SUMMARY

The following presents a simplified summary of the disclosed subject matter in order to provide a basic understanding of some aspects of the invention. This summary is not an extensive overview of the invention. It is intended to neither identify key or critical elements of the invention nor delineate the scope of the invention. Its sole purpose is to present some concepts of the invention in a simplified form as a prelude to the more detailed description that is presented later.

One or more aspects of the subject disclosure provide for prioritizing network repair tickets as a function of impact on network services. According to particular aspects, the subject disclosure provides for determining impact of a given service outage on surrounding network infrastructure. The impact can be characterized by estimating how mobile devices affected by the service outage are served, if at all, by surrounding network equipment. According to particular aspects, this estimation can be performed by accessing mobile device position data for an impacted area and identifying overlapping coverage areas, and signal characteristics of the surrounding network infrastructure. An estimate of changes in mobile population density for the surrounding network infrastructure can be analyzed to determine changes in network performance metrics (e.g., base station loading, quality of service, service coverage), and changes to subscriber service (e.g., data throughput, loss of service, etc.).

According to additional aspects, a repair priority can be established for a network repair ticket, reflecting an impact to network capacity or subscriber services resulting from a service outage. In this manner, tickets can be serviced according to the repair priority. This enables network maintenance personnel to correct problems having a greater impact on network subscribers first, followed by those having lesser impact on network subscribers.

In other disclosed aspects, network cells and sectors can be analyzed for repair priority based on a theoretical or anticipated service outage. In this manner, all or a subset of network sectors can be given a repair priority in advance of an actual service outage. This pre-prioritization of network repair tickets can minimize processing resources and time required to electronically generate a prioritized repair ticket at the time a service outage occurs.

Further to the above, pre-prioritization of network repair tickets can reflect dynamic, real-time conditions when a rich source of historical terminal population data is available. To this end, one or more further aspects of the subject disclosure incorporate real-time location monitoring of mobile terminals within a network. Real-time location data can be stored in a database and updated over time. Further, the data can be analyzed to identify statistically significant changes in terminal density patterns at various times or time intervals. Where significant changes are identified, repair ticket priorities can be updated or modified to reflect a terminal density that is relevant to a time in which an outage occurs. Thus, particular network sectors or cells can be associated with a set of repair ticket priorities that vary as a function of time of day, day of the week, season of the year, and so on, according to at least one aspect disclosed herein.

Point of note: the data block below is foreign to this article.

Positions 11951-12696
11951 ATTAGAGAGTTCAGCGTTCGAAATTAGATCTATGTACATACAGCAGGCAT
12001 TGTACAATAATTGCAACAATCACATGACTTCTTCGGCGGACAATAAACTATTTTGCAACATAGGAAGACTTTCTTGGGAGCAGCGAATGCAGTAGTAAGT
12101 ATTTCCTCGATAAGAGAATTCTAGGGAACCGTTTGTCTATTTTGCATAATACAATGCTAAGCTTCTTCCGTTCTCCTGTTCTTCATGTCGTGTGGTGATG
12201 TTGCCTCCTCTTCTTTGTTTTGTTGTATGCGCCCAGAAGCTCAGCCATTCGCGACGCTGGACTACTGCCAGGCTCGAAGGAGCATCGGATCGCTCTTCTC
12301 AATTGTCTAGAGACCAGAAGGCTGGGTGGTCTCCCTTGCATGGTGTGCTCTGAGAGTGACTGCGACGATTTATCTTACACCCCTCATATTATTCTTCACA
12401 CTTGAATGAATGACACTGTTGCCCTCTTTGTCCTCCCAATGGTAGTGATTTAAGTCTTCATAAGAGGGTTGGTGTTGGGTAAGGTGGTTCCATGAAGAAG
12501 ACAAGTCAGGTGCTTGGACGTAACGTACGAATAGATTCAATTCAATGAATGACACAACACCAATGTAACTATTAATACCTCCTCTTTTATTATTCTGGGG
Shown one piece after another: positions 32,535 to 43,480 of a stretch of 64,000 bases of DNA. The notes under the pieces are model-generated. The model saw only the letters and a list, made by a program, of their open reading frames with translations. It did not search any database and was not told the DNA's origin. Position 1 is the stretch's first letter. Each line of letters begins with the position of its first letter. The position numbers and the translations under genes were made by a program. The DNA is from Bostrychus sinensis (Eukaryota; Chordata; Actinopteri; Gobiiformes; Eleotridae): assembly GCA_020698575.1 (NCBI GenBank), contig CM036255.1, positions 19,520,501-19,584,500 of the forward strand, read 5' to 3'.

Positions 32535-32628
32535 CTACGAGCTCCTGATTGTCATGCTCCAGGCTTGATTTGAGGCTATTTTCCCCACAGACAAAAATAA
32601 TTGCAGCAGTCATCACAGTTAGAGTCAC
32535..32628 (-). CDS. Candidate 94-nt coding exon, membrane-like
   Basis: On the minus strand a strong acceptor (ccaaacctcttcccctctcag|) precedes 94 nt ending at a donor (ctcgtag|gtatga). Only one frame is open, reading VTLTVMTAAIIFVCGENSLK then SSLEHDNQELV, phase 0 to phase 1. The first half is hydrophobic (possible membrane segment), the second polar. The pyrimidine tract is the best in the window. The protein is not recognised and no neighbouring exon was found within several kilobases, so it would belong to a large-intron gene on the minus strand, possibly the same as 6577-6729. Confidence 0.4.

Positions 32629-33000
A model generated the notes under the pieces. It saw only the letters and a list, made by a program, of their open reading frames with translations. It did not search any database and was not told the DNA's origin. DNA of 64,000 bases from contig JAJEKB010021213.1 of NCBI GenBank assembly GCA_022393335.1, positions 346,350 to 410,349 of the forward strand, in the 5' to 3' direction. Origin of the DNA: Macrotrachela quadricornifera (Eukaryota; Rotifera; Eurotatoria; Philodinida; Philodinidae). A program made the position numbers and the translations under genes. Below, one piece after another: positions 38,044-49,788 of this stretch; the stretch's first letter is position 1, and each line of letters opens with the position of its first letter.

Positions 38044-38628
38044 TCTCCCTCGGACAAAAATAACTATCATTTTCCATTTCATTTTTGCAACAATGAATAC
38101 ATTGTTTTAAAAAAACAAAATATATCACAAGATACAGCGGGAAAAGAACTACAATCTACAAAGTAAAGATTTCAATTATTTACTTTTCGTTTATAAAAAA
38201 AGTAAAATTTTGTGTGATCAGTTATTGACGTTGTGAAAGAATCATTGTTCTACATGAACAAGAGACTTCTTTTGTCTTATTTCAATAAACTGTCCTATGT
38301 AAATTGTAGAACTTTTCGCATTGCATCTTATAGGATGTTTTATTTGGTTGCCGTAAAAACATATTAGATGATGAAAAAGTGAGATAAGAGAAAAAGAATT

In still other aspects, terminal density patterns are generated with high resolution location monitoring capabilities, to increase accuracy of network impact estimates resulting from a service outage. In a specific aspect, terminal locations are determined utilizing a timed fingerprint location (TFL) grid, mapped to a geographic region covered by a network. By leveraging information obtained from location-aware terminals, accurate signal timing and delay information can be acquired for a sector, which can be leveraged to improve resolution of the TFL grid. In some aspects, the TFL grid can have minimum geographic feature size of 500 meters or less. In at least one aspect, the TFL grid can have minimum geographic feature size of 100 meters or less.

Once accurate signal information is acquired in a sector, location information for a mixed population of location-aware and non location-aware terminals can be generated. Terminal location information for network sectors can be re-acquired over time (e.g., periodically, upon occurrence of an event, or the like, or a suitable combination thereof) and stored in the database described above. Because the terminal density data set can be a rich store of information describing real time and historical terminal positions within a network, much greater accuracy in estimating network impact in response to service outages can be achieved as compared with conventional mechanisms.

In at least one other aspect of the subject disclosure, repair ticket priorities can be generated real-time in response to an outage, or can be predetermined. In the former case, real-time terminal density information can be utilized, optionally in conjunction with historic terminal population density information, to estimate network impact in response to a service outage. In the latter case, a database can maintain the predetermined ticket priorities based solely on historic terminal population density information. Further, the predetermined ticket priorities can be updated in response to changes in historic terminal population density information. A review of such information can be triggered periodically to identify suitable changes, or the information can be monitored to identify suitable changes, the updates being generated automatically in response thereto.